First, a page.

From a Prospectus to a Dissertation Draft: My Reflections on the PhD Process – Part V

Part four of a five-part series on the dos and don’ts of thesis writing by PhD Candidate Eric Jardine.

V. Save it for the Book

Finally, as a last point, it is important to recognize that constraints (both short run and long run) and dissertation quality interact to determine when you are likely to go to defence. This interaction is best summed up by the adage, “Save it for the book.” When I first started hearing this, I was not impressed. Books are the better version of a dissertation so why not shoot for the best work possible? After the first few times that I heard the saying, I stopped thinking about it that way. At a certain point, there are time limits on how long you should be doing a PhD. The most obvious constraint is financial. I run out of university funding in May of this year, for example, so I was pressing hard to complete everything in time to avoid paying Summer tuition. Everyone’s financial situation is different, but the point stands that there are constraints on how long you can reasonably spend on your dissertation without running up huge debts.

Taking a dozen years or something to finish your project has longer term effects as well. SSHRC post-docs, for example, take the “timely completion of your doctoral studies” into consideration when allocating awards. The way I see it, taking a long time to complete your research sends a signal (whether the signal is correct or not depends upon the quality of the final product). This signal speaks to your productivity. If you take forever to complete a dissertation, it looks like you have a hard time handling the research process. You might not be good at time management. You might be unable to handle research and working. You might have a hard time managing the inevitable work-life balance. You might just be lazy. There are always extenuating factors that work against completing a research project (life, work, life again, research, and so forth). But, everything else being equal, the more productive you are, the faster you get things done. I am not sure if those hiring assistant professors look to see how long it took you to complete your degree, but it is certainly possible as it could foreshadow your productivity as a professor. Why hire someone that looks like they won’t succeed?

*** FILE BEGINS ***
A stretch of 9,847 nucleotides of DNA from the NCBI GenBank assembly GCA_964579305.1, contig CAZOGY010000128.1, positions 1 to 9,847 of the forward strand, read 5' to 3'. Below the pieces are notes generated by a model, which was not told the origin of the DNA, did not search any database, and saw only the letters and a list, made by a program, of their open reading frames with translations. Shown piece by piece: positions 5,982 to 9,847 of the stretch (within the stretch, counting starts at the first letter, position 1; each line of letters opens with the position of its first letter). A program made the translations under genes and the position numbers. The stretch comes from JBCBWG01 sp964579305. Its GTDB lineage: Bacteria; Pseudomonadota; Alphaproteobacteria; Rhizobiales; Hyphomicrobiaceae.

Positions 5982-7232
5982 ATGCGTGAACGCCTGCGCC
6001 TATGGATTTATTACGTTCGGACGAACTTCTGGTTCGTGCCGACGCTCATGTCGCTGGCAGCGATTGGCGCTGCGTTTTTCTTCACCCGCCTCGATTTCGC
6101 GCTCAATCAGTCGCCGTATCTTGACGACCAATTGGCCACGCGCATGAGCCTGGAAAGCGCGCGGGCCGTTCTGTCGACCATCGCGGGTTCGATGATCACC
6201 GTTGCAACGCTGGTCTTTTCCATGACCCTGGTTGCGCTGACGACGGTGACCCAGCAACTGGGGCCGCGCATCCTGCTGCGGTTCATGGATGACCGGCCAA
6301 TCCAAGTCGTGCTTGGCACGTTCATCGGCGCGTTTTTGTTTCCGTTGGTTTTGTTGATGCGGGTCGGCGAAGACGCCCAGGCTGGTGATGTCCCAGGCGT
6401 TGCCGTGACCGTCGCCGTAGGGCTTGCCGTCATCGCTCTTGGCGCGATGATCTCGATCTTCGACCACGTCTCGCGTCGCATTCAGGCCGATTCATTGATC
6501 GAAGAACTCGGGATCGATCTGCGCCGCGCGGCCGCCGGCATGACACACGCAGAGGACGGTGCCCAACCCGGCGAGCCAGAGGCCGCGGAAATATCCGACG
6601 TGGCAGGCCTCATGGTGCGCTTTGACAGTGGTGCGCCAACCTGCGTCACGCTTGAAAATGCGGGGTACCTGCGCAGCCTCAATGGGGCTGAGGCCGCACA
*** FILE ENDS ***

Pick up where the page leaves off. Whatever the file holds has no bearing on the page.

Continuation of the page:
Now, the fact that there are pressures, both short run and long run, that suggest you should try to complete your dissertation as fast as possible does not imply that a shoddy piece of work will do. You cannot browbeat your committee into letting your defend, as they won’t cave under the pressure. Even if they did, the external examiners will catch you and you will fail, which puts you right back in the research stage. You need to write something that is ‘good enough’ and that is where the comments about saving it for the book come into play. Once you start to hear this comment, you are starting to get to a point where your dissertation could probably be defended successfully. Everyone, including yourself, will recognize that more work is needed for the project to be truly compelling, but once you hear the comment accept what it means: a dissertation is written under a lot of constraints and you only need to produce something that is defensible not something that is discipline shaking or worthy of a Noble Prize.

These are my thoughts. What I had originally intended to be a few paragraphs has morphed into 6 pages. Perhaps that is another peril of writing a dissertation; everything I write is now a large project. My final parting thought is a disclaimer. These are my thoughts on the process and experience of going from a prospectus to a dissertation. I am sure that everyone experience will vary considerably. The things I wrote about here have shaped my motives, actions, and experiences over the last few years. Ultimately, they got me to the point where I am going to defend in May. They worked for me (hopefully), so I hope they can work for others too.


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